Seth Adler: Call someone on your Rotary Phone about it right?
Peter Paluzi: Exactly, talk to them at the bar at night. Private label of course is where a retailer puts in product that they own the brand. They not only enjoy the full mark-up, but they can also be very responsive to the market. Now, whether or not it started it as a way of being responsive to market, I'm not sure, but they learned very quickly that they could read the trends faster than anybody else because they got the front line to the consumer and they were able to react quickly, whether it was special washes on jeans or new marketing. When the private labels and the consolidation happened, the brands, which I was at the time I was manufacturing for some of the brands, Wranglers, VF, the brands realized in order to get to the consumer they had to go through the customer and the customer were retailers and the retailers told you, this is what I'll buy, this is how much I'll pay and this is who your competition is. You counter that by having a really strong brand, but even then, consumers don't have as many choices back then.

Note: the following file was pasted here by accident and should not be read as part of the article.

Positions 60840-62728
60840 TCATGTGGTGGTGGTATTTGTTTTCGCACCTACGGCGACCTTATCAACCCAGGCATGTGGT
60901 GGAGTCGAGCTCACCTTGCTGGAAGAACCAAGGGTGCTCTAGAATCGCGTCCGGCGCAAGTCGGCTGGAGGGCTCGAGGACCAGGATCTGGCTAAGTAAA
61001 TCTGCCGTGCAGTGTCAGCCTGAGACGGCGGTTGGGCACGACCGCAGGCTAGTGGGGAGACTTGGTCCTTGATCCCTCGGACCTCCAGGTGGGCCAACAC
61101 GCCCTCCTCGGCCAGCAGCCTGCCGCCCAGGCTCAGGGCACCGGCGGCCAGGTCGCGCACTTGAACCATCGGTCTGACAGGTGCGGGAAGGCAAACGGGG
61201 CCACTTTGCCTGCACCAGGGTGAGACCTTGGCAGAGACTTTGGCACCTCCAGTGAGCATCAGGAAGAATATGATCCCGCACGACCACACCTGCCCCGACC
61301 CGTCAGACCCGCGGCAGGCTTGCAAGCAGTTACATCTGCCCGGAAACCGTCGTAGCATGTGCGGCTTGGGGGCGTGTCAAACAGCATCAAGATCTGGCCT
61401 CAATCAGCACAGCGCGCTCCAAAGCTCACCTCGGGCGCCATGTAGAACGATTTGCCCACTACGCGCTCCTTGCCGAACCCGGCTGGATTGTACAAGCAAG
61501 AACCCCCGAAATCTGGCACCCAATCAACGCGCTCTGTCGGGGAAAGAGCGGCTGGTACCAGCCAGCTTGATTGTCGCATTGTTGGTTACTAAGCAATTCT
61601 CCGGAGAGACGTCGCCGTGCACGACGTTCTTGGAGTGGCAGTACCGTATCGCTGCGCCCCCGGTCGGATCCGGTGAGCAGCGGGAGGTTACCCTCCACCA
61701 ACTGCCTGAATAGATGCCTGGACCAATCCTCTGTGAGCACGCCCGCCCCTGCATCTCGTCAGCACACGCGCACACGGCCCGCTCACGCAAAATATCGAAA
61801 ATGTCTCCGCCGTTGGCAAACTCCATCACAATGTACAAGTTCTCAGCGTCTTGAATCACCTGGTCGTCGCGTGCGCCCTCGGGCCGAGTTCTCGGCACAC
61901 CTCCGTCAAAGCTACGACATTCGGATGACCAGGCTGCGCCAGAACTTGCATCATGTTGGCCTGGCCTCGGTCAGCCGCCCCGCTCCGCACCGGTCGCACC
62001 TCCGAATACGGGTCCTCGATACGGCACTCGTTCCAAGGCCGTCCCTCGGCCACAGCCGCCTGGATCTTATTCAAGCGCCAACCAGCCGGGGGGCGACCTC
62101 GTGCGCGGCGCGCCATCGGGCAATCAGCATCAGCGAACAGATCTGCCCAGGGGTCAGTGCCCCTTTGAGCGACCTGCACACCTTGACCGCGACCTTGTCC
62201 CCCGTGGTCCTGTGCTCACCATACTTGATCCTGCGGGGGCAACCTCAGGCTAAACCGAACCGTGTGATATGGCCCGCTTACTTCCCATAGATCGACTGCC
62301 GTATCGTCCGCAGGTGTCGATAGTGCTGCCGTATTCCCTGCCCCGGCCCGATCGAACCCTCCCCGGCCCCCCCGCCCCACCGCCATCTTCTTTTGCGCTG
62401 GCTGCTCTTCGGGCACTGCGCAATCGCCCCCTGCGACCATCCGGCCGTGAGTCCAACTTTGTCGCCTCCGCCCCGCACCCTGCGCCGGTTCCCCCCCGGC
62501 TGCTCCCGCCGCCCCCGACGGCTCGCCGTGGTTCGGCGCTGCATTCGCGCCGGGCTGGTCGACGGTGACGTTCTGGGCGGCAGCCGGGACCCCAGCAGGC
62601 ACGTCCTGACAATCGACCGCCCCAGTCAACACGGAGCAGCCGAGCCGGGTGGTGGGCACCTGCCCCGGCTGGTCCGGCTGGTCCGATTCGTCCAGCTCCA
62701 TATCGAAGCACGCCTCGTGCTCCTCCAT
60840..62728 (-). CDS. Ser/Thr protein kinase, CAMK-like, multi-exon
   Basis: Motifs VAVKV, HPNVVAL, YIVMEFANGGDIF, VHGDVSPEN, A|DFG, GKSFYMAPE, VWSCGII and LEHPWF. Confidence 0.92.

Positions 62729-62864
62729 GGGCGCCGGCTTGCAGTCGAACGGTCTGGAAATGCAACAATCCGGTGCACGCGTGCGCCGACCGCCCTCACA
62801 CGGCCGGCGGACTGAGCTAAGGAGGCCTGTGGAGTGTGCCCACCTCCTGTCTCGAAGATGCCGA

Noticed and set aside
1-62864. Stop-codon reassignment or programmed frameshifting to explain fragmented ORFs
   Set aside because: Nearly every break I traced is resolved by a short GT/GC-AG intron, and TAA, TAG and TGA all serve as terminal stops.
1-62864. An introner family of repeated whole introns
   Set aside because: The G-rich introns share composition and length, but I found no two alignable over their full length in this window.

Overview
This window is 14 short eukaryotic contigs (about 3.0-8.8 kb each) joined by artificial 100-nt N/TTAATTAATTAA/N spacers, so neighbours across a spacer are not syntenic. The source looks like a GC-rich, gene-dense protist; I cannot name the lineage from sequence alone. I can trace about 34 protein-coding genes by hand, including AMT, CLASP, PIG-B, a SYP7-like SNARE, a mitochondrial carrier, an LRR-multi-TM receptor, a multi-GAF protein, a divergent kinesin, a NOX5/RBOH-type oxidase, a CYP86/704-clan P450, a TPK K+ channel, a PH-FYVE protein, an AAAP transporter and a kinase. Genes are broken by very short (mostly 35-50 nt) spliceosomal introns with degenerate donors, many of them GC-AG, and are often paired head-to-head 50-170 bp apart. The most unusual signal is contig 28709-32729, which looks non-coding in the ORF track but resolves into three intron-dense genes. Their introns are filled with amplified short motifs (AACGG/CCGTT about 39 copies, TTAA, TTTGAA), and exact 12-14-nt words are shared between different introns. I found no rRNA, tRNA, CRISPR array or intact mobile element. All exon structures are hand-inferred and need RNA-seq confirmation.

Seth Adler: You're basically describing my high school years when I used to go to the mall and there were my choices and that was that. This is before and now both of us sound ancient, but this is before E-Commerce and all that; like you said Google. With digitization coming in with not necessarily E-Commerce, but once choice started to open up to the consumer, take us through again from the manufacturers' perspective, when you saw that power go from the retailer to the consumer because it's happened, it's now done, but take us through that iteration.
Peter Paluzi: You know you are exactly on the head. We must have been ... I think the generations that were shopping before the web, which we are not the same generation but we are pre-web.
Seth Adler: We're close enough for anybody that's 25 listening right?